Ironwoman: Conquering Cystic Fibrosis One Breath At A Time
Lung Health 11x IRONMAN champion Lisa Bentley opens up about her battle with cystic fibrosis.
A fierce competitor who was determined to make her mark in the triathlon, Lisa Bentley was feeling down in the days leading up to the 2004 IRONMAN world championship.
She was battling a severe chest infection and was taking an array of antibiotics. This is an all too common occurrence among those who suffer from cystic fibrosis (CF), an inherited disorder that causes severe damage to the lungs and digestive system.
Bentley had dreamt of winning the race and delivering a message of hope to others with CF. Yet there she was, laid low by that very disorder. She showed up at a pre-race press conference feeling sorry for herself, fearing she wouldn’t be able to race at her best — but she left with a new outlook.
“I decided to be the best one on the start line with a chest infection.”
Tracy Richardson, a fellow competitor who was dedicated to raising money to help kids with CF participate in sports, also attended the press conference. Richardson, whom Bentley had befriended the year before, was motivated by the plight of her own two children, both of whom had the condition.
“When Tracy spoke about how the disorder had affected her kids and even threatened their lives, I thought, ‘Shame on me.’ I had no right to feel sorry for myself. Then and there I decided that I would be the best that I could be with the deck of cards I had been dealt,” she says. “I decided to be the best one on the start line with a chest infection.”
“I was feeling happy and grateful during that race and I embraced every minute of it.” Bentley finished fourth. “My mental attitude allowed me to rise above my illness,” she says, looking back.
Creating a legacy
Even before that day, Bentley had never allowed her disorder to put her on the sidelines. She completed her first triathlon soon after being diagnosed with CF at the age of 20. She excelled at the sport and competed internationally in Olympic-distance triathlons for the next eight years, even participating in the 1995 Pan American Games.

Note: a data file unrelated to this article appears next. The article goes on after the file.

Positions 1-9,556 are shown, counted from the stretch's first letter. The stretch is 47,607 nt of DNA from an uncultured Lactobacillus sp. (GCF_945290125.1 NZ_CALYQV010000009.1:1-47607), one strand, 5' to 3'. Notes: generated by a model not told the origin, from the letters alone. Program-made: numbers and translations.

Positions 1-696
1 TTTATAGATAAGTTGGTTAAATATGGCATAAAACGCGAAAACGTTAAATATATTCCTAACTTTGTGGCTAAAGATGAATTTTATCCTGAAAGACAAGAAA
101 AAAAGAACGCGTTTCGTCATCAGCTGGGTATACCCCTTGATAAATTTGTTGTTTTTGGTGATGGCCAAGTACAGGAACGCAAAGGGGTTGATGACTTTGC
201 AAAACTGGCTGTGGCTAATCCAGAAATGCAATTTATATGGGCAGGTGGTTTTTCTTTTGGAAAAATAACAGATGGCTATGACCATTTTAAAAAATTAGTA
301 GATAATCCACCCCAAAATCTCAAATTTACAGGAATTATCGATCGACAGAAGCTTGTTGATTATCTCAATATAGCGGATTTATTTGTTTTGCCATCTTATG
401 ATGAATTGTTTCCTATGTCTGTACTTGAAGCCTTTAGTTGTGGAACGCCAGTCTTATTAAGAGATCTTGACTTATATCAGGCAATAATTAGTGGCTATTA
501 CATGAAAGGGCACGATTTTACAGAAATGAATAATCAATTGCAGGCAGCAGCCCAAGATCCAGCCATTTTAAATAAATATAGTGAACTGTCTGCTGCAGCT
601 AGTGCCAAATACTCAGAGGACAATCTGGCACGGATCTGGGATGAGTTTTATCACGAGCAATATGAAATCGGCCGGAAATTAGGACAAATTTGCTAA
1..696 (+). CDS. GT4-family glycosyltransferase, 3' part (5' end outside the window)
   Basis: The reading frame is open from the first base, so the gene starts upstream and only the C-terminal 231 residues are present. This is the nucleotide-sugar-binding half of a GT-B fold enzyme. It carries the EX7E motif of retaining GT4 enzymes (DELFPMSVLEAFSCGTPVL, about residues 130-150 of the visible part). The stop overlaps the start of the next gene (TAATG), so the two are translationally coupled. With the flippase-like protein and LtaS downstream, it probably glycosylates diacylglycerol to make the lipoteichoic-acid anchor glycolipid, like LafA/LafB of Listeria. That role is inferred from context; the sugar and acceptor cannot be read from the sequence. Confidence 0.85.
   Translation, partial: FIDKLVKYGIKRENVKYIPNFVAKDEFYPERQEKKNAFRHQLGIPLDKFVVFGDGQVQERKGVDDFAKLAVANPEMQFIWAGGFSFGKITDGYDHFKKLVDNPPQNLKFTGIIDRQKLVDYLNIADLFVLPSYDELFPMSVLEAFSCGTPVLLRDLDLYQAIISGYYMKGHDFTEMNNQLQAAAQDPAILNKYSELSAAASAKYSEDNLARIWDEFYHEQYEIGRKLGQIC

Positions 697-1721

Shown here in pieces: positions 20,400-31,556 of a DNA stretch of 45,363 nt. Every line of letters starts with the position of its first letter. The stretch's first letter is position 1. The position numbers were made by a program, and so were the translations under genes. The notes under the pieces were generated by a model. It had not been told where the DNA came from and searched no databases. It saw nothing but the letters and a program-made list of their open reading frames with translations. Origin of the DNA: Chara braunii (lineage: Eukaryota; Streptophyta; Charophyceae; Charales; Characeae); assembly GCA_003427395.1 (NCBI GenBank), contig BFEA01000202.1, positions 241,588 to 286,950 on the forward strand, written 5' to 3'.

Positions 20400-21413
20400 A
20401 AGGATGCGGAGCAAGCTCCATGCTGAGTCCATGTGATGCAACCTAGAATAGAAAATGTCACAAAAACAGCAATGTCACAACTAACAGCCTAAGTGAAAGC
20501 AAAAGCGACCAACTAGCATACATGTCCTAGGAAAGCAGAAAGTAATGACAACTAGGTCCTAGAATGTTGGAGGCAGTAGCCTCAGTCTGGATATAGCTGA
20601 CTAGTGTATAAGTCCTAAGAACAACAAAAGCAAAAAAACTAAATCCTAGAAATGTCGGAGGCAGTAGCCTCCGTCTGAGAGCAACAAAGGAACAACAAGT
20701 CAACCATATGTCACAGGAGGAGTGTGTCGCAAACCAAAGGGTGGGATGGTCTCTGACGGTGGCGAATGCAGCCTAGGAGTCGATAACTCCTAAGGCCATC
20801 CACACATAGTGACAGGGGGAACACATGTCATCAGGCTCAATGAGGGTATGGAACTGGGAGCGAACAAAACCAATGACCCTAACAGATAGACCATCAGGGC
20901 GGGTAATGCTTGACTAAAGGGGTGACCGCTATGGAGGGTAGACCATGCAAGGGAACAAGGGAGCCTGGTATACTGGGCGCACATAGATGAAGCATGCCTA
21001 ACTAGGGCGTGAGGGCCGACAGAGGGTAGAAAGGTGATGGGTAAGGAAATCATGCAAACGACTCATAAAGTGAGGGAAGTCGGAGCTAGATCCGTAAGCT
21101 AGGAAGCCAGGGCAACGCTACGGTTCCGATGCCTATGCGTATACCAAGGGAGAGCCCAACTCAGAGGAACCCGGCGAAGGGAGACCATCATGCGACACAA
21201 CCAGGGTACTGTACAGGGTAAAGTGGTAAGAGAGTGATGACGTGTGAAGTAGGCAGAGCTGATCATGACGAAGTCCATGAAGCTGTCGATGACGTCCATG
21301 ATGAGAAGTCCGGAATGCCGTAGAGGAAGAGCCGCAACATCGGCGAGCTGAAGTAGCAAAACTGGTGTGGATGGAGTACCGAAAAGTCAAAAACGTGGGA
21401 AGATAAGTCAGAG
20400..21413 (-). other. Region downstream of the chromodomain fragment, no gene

In 1997, she took up the more grueling IRONMAN event. It takes about nine hours for the top female competitors to complete the three-sport race.
For the next decade, the Canadian competed in 33 IRONMAN races, winning 11 of them. She also competed in 11 world championships, finishing among the top five four times and never placing lower than ninth. Her best result came two years after that eventful press conference, when she placed third.
Throughout her athletic career, Bentley faced many challenges her competitors did not because of her illness. Susceptible to chronic chest infections and frequently on antibiotics, she competed in many triathlons while battling illness.
Bentley, 46, also sweats out an excessive amount of sodium because of her disorder — posing a serious problem during competitions. Because it is an electrolyte, sodium is critical for fluid absorption and muscle functioning. Lack of electrolytes leads to severe cramping.
But the illness never broke her, then or now. Since retiring from IRONMAN competition, Bentley has done a handful of marathons, just for fun, and has continued to run, swim and bike on a regular basis.
She underwent surgery last month to treat an Achilles tendon injury, possibly the result of extensive antibiotic use, and plans to return to her daily exercise routine as soon as possible.
“My plan for the future is to be healthy enough to keep on doing what I am doing for as long as I can,” she says. That includes her work as a coach and a motivational speaker.
“I’m always encouraging people with CF to keep moving to keep their lungs healthy. Proper lung function is the ultimate goal,” she says.
“I also spread the message that CF is not a death sentence. It is important to be hopeful. Keep living true to yourself and never give up.”